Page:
When plant nutrients are in great excess or extreme deficiency, the symptoms on the foliage or in some other plant part generally reveal themselves to the naked eye.
Such plants look “sick.” However, growth and productivity are considerably reduced before definite symptoms are noticed.
Be cautious, before placing any blame for the condition. Frequently the causes of poor growth are rather complex and cannot always be readily traced to a lack or excess of a single factor or plant food nutrient.
Freezing temperature, hot winds, drought and mechanical injury sometimes produce effects that are comparable to plant food deficiencies.
Insects and seed or soil-borne diseases may disturb the internal functioning of the plant enough to give it the appearance of being deficient in some plant-food nutrient.
Severe damage to the roots by larvae of various insects, or intensive feeding of minute insects on the foliage cause plant reactions that sometimes are difficult
to distinguish from mineral deficiency symptoms.
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Occasionally, poor growth can be traced to the presence of large tree roots; a leaky gas main; too much shade, particularly in the morning or to a subsoil drainage problem.
Correct diagnosis of a trouble is not easy; it can cause many a headache.
The use of a starter solution high in phosphorus (one ounce of 10-10-10 or 10-52-17 to a gallon of water) at the rate of one-half pint per plant, will generally give tomatoes and peppers a vigorous start. We also like epsom salt.
Over-fertilization with nitrogen frequently delays fruit setting in mid-season or late varieties and stimulates the development of large, poor producing, bushy plants.
Periods of low night temperatures, below 55-60° F., or high day temperatures, above 95° F., also frequently cause blossoms to drop in both peppers and tomatoes.
However, on the early tomato varieties that produce a large number of flowers, nitrogen is needed to stimulate plant development.
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A fertilizer containing no nitrogen and equal proportions of phosphorus and potassium (0-14-14 for example) on well-manured, or heavily fertilized gardens or a low nitrogen (3-12-12 or a 5-10-5) ratio on other soils is generally well suited to both tomatoes and peppers.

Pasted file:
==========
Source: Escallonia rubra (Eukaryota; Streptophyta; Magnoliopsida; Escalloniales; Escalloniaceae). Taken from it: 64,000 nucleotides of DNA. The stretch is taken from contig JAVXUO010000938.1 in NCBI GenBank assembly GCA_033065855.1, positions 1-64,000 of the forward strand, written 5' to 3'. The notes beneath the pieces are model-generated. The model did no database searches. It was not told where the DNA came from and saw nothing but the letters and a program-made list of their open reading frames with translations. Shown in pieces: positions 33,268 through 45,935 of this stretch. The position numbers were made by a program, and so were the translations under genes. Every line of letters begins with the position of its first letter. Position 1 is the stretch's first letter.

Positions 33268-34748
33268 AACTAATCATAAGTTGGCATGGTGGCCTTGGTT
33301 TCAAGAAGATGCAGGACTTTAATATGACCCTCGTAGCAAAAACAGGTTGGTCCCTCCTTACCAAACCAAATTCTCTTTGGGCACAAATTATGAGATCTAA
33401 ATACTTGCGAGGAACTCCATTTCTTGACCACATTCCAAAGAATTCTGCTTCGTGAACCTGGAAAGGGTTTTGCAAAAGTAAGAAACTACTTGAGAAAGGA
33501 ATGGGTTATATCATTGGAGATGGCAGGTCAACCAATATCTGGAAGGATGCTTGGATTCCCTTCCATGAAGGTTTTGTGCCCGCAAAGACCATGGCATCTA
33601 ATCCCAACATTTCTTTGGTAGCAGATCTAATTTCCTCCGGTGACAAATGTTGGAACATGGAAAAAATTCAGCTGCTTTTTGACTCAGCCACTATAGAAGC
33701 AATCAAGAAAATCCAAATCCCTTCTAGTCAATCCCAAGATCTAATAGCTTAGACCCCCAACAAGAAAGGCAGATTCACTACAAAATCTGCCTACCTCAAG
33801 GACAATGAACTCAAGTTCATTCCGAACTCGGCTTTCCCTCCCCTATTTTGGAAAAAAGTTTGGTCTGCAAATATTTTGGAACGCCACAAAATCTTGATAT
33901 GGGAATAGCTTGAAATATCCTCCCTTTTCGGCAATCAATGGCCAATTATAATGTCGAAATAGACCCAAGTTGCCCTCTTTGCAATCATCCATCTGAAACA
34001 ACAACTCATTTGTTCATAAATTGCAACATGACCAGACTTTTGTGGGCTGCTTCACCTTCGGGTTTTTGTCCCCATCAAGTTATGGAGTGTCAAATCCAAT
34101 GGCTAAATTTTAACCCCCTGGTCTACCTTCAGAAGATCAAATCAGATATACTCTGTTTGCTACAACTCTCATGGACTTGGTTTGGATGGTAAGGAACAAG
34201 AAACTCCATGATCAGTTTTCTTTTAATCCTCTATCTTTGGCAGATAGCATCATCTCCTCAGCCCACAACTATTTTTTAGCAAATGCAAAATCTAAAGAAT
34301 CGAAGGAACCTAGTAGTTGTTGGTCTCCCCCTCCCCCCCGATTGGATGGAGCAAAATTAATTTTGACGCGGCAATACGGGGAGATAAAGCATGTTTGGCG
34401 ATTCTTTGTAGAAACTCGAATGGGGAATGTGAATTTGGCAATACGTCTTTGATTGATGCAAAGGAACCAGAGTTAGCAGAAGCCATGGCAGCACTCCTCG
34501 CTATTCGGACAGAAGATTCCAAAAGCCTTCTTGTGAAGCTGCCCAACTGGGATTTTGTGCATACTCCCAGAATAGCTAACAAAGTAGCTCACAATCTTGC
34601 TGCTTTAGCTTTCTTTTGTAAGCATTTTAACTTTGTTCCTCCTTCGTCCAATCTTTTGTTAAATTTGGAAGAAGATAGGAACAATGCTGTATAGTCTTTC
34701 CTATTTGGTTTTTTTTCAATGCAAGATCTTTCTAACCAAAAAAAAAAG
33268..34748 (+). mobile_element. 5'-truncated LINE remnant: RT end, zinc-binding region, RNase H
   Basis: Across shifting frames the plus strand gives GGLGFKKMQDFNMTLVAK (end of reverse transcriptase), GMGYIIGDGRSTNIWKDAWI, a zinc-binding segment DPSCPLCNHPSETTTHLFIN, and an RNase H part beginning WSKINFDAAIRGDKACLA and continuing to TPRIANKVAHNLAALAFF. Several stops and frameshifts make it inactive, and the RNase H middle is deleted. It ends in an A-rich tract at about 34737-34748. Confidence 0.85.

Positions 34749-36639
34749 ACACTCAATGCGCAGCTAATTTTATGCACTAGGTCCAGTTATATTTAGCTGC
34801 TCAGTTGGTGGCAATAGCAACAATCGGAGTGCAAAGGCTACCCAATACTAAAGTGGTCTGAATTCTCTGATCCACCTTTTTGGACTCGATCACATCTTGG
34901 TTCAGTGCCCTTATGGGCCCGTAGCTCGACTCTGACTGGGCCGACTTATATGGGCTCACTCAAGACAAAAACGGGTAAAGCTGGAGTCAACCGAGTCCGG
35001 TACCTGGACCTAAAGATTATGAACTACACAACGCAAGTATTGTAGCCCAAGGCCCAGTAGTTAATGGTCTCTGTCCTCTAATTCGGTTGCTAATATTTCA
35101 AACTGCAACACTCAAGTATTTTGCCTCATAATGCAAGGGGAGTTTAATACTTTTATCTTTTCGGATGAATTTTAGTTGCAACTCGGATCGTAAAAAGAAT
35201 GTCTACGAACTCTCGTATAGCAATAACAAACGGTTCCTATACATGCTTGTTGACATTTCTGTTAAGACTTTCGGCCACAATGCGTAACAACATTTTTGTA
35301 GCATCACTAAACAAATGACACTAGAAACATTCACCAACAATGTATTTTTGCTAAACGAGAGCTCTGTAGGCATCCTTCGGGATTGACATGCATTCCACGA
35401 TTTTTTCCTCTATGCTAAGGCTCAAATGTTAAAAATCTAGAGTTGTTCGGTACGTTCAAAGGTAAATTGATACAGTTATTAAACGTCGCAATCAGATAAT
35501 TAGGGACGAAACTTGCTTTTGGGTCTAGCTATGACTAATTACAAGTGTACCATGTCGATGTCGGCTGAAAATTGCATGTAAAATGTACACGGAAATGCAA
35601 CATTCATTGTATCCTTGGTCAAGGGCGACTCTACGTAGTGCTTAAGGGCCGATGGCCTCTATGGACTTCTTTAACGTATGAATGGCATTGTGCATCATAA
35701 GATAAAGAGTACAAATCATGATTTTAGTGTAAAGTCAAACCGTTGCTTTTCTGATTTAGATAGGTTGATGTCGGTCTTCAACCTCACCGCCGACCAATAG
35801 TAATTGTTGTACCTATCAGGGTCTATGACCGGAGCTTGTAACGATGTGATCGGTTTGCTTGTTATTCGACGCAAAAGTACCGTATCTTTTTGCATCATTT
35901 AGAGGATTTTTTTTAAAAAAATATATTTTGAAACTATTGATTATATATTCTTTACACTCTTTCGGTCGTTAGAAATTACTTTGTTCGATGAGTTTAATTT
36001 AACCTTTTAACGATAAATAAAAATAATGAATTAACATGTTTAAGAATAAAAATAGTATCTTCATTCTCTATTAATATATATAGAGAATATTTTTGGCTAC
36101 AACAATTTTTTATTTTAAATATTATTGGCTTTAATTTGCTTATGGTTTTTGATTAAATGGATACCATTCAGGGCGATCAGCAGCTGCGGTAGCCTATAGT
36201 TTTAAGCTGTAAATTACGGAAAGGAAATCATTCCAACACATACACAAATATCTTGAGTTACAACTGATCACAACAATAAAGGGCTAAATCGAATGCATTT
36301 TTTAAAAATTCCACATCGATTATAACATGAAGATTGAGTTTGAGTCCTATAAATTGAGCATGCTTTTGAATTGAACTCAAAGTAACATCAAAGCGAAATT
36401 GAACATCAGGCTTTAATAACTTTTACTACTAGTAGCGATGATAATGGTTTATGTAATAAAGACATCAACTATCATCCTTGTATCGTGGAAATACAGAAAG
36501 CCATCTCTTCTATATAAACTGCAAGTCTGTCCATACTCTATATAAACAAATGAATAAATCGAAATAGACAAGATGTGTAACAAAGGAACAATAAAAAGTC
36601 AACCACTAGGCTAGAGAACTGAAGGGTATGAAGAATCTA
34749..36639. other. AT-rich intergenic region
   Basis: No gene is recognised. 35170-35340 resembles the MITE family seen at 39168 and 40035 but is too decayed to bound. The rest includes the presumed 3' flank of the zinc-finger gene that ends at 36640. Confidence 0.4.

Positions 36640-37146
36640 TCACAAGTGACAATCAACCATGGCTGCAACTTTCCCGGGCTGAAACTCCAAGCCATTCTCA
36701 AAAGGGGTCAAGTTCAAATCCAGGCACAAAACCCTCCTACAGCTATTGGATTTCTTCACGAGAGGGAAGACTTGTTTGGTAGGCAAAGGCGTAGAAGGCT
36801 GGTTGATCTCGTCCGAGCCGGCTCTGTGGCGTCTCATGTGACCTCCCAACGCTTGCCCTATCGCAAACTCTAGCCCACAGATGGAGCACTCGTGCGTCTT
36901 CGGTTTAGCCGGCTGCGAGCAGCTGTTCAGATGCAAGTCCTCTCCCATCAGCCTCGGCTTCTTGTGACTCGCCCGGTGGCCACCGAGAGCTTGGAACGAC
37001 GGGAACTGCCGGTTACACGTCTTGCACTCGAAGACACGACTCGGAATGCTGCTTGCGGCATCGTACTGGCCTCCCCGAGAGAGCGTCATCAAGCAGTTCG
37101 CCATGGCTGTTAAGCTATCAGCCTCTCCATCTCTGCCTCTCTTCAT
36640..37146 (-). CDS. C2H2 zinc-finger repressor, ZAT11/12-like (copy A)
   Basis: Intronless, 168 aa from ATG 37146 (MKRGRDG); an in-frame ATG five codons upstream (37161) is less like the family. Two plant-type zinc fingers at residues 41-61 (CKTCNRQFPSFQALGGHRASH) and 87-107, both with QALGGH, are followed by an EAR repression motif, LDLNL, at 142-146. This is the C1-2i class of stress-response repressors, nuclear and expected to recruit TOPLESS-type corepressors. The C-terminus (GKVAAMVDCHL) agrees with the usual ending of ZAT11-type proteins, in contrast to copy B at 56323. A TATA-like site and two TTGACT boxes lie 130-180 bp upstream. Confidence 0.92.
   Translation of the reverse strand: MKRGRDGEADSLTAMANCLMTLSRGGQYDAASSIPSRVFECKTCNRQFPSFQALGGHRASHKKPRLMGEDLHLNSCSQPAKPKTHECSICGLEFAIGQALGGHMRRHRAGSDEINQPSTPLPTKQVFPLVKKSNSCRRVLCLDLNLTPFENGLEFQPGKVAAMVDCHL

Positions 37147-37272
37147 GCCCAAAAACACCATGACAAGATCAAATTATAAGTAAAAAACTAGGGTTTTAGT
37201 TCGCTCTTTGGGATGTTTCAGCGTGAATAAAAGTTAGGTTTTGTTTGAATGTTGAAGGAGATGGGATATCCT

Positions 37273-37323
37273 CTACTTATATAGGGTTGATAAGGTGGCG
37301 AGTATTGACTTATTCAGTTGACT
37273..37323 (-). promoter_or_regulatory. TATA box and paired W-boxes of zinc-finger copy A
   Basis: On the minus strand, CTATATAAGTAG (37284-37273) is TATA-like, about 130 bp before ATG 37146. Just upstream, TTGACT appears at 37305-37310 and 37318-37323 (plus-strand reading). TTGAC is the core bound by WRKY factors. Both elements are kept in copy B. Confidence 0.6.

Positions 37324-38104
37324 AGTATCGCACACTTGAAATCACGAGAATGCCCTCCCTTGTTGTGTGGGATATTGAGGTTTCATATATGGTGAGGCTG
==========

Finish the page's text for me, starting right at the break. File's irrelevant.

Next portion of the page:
A two to three pounds broadcast application is generally sufficient.
Applications of one-fourth to one-half pound of additional nitrogen material will benefit early varieties after they have become established.
This may be applied to later varieties, if needed, after the first two or three clusters of flowers have set some fruits.
The general vigor of the plants is a safe guide in determining the need for this application of nitrogen.
On deep soils of good physical structure the fruits of most varieties generally will be smooth and free from cracks or rotten areas on the blossom end.
A well-aerated soil promotes deep rooting, enabling the plant to obtain an even, regular water supply.
Large plants with small root systems, due to over-fertilization with nitrogen or a hard subsurface soil condition, frequently produce cracked or blossom-end rotted fruits.
Mulching helps maintain the desired uniform soil moisture supply. Staked or caged tomatoes are especially benefited by this practice.
On soils too high in nitrogen, hoeing in a straw mulch will utilize some of the excess nitrogen.
Purple or bluish tints in tomato foliage on dwarfed or spindly plants generally indicates a deficiency of phosphorous, although cold weather may give the same discoloration.
A marked deficiency in available potassium may cause a dark green, stunted plant and uneven fruit ripening.
Hot sun at high temperatures yellows fruits on the exposed side.
Magnesium deficiency is somewhat common with tomatoes and why many add epsom salt regularly is a “secret weapon”.
So… how healthy are your tomatoes.
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